Vail Daily column: Waking to the climate challenge in Eagle County
We have gone beyond conversation. And beyond debate about weather and whether the climate has changed. Global warming is fact, no less true than the physics of gravity. The evidence is in. The climate crisis is no mere fictional inconvenience thrust upon us by some deceptive scientists or a Nobel Prize-winning ex-vice president who appears to really like making headline news. We have choices. We can continue to go about life and business as usual. Or we can acknowledge we are responsible for the climate challenges we are facing and take action to solve the problem.
All of us have heard about or seen images bearing witness to the effects of global warming around the world. From valleys and plains, to mountaintops, rivers, lakes and out into the oceans, the devastation to our land and in our bodies of water is indisputable and an undeniable. It is no longer a stretch to experience and watch the lasting effects of climate change take a toll all across Colorado in our short lifetimes.
We have glaciers that are disappearing in the mountains and magnetic poles while aquifers nearly run dry on the plains due to drought and large-scale agricultural use. In our mountains, winters are warmer, shorter and drier, resulting in lower than normal spring river flows. Millions of acres of pine forests are being decimated by pine and spruce beetles. Subsequently, there are more wildland fires that burn hotter and more thoroughly, and are more threatening to our lives and communities. Wildlife is forced to move from lower to higher elevation habitats as temperatures warm at lower altitudes and food sources travel to more hospitable areas.
Extreme weather events like the flood of September 2012 cost billions of dollars leaving tens of thousands of people unsettled, traumatized and displaced. Solid waste is overflowing in our landfills adding toxic greenhouse gases to our atmosphere by the millions of tons each year. With more people moving to Colorado, we have increased air pollution and solid waste, as well as more demand for shrinking water supplies in rivers and reservoirs. The population in Colorado is anticipated to increase to more than 11 million by the year 2040. The march of humanity is taking its toll on Colorado and the planet.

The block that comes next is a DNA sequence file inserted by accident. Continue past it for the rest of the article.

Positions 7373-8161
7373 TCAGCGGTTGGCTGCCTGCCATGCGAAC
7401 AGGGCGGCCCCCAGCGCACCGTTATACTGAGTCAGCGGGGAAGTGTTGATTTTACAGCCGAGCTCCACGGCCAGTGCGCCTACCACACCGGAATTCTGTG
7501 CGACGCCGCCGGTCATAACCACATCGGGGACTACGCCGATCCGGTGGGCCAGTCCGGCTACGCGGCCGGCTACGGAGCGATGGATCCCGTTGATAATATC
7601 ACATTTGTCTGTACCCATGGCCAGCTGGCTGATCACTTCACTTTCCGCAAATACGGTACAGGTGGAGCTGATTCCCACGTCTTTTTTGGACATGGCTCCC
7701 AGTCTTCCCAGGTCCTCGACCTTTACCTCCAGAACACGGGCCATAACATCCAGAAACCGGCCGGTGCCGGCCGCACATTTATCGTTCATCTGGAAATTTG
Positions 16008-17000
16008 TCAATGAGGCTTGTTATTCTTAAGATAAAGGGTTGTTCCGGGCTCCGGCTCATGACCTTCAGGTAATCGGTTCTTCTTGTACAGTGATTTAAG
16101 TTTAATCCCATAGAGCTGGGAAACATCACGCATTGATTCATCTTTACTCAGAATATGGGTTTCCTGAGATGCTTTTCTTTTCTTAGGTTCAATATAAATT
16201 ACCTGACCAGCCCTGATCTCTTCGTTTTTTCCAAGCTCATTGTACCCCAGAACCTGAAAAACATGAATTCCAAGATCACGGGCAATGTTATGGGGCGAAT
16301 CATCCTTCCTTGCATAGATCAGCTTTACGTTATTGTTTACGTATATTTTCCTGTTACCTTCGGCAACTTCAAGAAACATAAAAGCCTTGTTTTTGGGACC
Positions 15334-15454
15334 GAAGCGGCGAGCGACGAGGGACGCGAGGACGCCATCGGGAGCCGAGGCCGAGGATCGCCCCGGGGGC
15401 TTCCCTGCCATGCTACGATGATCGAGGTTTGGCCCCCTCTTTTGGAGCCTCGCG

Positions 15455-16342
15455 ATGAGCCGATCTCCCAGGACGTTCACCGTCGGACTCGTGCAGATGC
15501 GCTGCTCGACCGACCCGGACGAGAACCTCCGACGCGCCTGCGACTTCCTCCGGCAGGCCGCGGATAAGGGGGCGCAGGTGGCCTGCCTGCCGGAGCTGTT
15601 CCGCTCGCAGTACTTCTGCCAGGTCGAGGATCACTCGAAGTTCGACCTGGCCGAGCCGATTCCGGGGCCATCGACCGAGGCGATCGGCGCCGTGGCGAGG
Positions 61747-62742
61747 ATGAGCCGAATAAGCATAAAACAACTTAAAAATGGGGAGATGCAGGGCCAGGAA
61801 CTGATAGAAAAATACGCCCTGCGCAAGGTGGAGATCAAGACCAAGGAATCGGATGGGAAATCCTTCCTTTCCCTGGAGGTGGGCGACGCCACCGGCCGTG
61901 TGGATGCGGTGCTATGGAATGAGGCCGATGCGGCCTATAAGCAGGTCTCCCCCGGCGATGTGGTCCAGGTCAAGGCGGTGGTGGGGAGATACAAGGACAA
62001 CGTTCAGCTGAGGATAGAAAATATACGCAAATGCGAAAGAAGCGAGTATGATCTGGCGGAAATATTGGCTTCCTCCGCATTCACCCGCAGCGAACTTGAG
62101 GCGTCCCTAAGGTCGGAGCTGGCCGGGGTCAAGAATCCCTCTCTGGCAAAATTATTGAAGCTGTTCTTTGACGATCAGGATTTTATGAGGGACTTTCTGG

We Coloradans are standing at the precipice of the climate crisis. We are responsible for pressing the limits of this potential calamity living beyond the carrying capacity of the planet and here at home. The climate crisis is not happening someplace else. The climate challenges we face are happening right here in Eagle County.
We live in one of the most beautiful places in the world. Nature is right outside our door and it’s our playground. We are loving its natural amenities to death. We have all the trappings and luxuries the resort world has to offer right at our fingertips, except for the vast majority of us. These are quiet and seldom-seen people who work behind the scenes and who keep delivering the lavish and epic experience year-round. They are paying the highest price for our extravagant lifestyle. The inequitable imbalance is having impacts on our community’s vitality, sustainability and resilience.
The reality of the situation is immense. The complexities of the circumstances are vast and may feel overwhelming. It can sometimes feel like the problems we are facing are too big to do anything about. Hold on. Step back from the edge of the precipice for a moment. Take another look around. All of us can have an impact, and make a difference by creating solutions for our climate challenges right here in Eagle County.
Over the next five weeks leading up to the Eagle County Climate Challenge and Renewable Energy Fair, we will explore the climate crisis challenges we face. We will visit local heroes who are tackling these problems head-on and examine successful projects that are making a difference. We will review the costs and benefits of how doing business as usual compared to making the switch to new operating systems, technologies and renewable sources can change the quality of our lives. Most importantly, we will test the concept about how making changes locally can have an impact on the global climate crisis.
It’s ours to solve. Together we can do it.
“If you want to go fast go alone. If you want to go far go together.” — African proverb.
Robert Castellino is the founder and CEO of Climate Colorado, the annual Colorado Climate Summit and created the concept of regional Climate Challenges. He is a professional photographer, writer, author coach, speaker and book publisher. He has written five best-selling and critically acclaimed books on Colorado. His TEDx Vail talk, “Solving the Climate Crisis by Rapid Prototyping Change,” is on YouTube. He may be reached at firstname.lastname@example.org.
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